How important is trust to the art of collaboration?
If collaboration is really going to deliver value, people must trust one another. To achieve this trust, businesses need a safe environment in which everyone feels comfortable being transparent and honest. All of us make mistakes. It’s important to see mistakes as part of a learning process. Businesses must end any blame culture that can exist between departments and among teams. This can be a particular problem within larger, more siloed companies. It’s healthier and more productive, ultimately, to encourage people to experiment, make normal errors and learn from those to do it better next time.
When collaboration levels rise, does this create new challenges for businesses?
With higher collaboration, it’s common for businesses to end up having too many meetings, which go on too long, and to have other forms of wastage. Ineffective meetings have multiplied in the wake of the pandemic: people are tending towards more set discussions, in the absence of the casual osmotic conversations in the office. What’s essential now is not just to augment collaboration, but to make it smarter. Meetings need to be targeted and deliver clear value. Businesses need shared strategic direction, while also embracing multiple perspectives.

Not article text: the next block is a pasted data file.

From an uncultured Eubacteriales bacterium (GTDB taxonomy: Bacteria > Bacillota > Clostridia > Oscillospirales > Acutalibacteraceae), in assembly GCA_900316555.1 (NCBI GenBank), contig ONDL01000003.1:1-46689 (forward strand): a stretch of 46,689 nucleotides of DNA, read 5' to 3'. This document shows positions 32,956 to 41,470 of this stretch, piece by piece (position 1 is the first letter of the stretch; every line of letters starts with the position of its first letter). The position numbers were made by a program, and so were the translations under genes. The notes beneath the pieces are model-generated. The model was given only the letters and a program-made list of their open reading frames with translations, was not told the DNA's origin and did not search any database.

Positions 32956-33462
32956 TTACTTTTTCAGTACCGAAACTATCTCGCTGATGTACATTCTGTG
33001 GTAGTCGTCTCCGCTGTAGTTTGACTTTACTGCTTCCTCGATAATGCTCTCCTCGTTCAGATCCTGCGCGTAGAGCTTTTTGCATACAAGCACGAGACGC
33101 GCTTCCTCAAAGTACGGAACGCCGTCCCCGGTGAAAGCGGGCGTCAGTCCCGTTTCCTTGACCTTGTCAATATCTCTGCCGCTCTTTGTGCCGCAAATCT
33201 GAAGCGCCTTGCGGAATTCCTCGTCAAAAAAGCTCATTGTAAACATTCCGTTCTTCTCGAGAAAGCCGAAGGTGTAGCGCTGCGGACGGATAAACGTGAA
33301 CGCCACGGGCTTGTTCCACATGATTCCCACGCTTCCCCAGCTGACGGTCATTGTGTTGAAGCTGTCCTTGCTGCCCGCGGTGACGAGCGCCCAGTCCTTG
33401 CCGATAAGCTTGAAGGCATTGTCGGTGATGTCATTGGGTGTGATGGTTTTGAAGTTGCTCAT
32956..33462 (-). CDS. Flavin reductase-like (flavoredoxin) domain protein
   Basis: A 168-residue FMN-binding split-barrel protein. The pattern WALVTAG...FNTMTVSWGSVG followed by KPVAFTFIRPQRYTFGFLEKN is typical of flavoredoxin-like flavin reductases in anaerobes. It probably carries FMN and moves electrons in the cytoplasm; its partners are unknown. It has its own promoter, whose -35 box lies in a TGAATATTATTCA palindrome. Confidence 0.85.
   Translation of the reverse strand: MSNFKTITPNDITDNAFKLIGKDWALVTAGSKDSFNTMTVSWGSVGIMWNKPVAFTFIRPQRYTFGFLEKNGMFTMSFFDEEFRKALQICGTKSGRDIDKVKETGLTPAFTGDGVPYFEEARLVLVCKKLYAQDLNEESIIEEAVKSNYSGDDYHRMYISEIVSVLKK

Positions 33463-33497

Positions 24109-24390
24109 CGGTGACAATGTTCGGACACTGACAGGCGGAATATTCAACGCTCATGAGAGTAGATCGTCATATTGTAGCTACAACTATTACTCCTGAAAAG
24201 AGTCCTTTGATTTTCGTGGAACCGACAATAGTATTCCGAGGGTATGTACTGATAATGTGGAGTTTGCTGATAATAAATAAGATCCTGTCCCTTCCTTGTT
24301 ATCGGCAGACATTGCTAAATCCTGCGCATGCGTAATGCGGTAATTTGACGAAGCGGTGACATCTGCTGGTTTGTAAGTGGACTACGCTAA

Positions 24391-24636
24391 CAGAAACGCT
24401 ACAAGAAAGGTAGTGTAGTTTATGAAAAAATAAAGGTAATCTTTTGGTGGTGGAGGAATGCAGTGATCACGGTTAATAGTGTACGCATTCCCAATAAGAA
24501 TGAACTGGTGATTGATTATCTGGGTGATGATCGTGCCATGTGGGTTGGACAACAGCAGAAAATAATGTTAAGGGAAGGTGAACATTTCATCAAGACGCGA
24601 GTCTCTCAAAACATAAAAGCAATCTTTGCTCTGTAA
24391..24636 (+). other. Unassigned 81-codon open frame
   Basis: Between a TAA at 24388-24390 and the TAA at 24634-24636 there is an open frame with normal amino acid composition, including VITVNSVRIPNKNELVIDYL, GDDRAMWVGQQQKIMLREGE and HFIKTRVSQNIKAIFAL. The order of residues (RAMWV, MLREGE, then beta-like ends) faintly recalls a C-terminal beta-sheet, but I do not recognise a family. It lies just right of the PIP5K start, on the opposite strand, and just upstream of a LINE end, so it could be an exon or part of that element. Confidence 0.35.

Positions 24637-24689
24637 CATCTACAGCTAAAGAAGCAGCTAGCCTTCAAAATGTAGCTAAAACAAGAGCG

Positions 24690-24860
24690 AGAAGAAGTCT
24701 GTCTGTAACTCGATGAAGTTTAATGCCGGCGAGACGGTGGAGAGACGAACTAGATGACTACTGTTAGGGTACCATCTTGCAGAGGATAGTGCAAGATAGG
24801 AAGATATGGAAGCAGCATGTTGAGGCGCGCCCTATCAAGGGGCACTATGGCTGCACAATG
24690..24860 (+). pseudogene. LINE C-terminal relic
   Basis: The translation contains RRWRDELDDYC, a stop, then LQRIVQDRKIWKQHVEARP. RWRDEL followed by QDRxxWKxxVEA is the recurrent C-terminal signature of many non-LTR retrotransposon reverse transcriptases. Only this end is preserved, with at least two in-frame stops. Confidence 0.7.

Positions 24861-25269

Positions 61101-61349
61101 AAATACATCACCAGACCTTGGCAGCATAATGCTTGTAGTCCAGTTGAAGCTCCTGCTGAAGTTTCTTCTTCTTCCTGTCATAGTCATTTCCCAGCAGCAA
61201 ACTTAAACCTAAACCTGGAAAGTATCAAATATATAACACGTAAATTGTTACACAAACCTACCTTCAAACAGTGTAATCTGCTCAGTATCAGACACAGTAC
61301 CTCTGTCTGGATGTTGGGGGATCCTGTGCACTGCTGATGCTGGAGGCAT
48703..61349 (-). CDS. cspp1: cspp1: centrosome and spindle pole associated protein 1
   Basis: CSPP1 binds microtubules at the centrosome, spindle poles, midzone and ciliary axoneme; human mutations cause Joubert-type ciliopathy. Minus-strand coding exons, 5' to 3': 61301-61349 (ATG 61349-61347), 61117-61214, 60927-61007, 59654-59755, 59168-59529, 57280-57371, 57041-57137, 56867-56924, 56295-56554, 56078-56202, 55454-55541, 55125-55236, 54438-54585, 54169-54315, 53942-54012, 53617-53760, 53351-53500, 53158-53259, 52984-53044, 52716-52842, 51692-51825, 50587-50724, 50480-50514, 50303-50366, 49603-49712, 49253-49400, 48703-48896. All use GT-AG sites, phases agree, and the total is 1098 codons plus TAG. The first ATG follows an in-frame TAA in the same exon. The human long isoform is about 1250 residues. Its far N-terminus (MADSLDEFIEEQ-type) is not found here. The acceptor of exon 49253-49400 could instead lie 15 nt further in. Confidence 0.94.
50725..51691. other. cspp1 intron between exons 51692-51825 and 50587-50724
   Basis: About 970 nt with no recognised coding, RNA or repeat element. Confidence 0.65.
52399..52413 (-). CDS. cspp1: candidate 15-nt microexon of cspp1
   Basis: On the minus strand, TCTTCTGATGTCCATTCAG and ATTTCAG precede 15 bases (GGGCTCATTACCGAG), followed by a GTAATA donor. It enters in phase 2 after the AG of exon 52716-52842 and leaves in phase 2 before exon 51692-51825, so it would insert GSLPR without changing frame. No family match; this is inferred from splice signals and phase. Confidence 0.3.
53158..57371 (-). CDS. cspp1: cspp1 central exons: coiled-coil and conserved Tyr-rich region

How should this work on a day-to-day basis?
Businesses can start by better understanding the pitfalls they face. By doing so, they can see how to make collaboration work. A Lean Agile mindset is essential, continually eliminating wastage and raising efficiency. When setting meetings, businesses can ensure there will be value taken or given by every individual, setting a clear objective and sensible duration. They can nurture that culture of trust and transparency, accepting conflict and finding solutions. Across organizations, getting those priorities right drives coherence and strategic alignment. Everyone can be a change agent, but businesses also need dedicated roles, such as agile coaches, to cultivate this change methodically and embed continuous momentum.
How has GfK changed its own collaboration, and what have been the results?
At GfK, we embarked on a transformation to break down divisions between the commercial, operations, technology, marketing and other teams. We knew it would be a long-term commitment, with the aim of forming cross-functional teams. With these centers of excellence, we’ve driven a new culture. We have an emphasis on transparency and safety, creating a supportive, efficient environment and establishing a clear structure, direction, and governance approach. We’ve focused on taking small steps that can be completed quickly, and in a logical sequence, involving everyone, so we can correct course as needed.
What excites you for the future in this area?
I’m excited about how committed we are to continuously improving our GfK mindset and culture to supply the best environment for collaboration. We know this is a long journey. It takes time to build that trust, and we have about 8,000 employees globally, so it’s a major undertaking. But it’s a very positive one for our work environment. I’m also excited at seeing ever more coherence and alignment between different teams, not just within them. People are enjoying working together and feel comfortable and supported in being honest. Ultimately, this translates into us offering deeper value to customers. I’m proud to be a part of that journey.
GfK is recruiting! We have various tech roles open and welcome applications from collaboration-minded people, with or without a tech background. Find out more at gfk.com/careers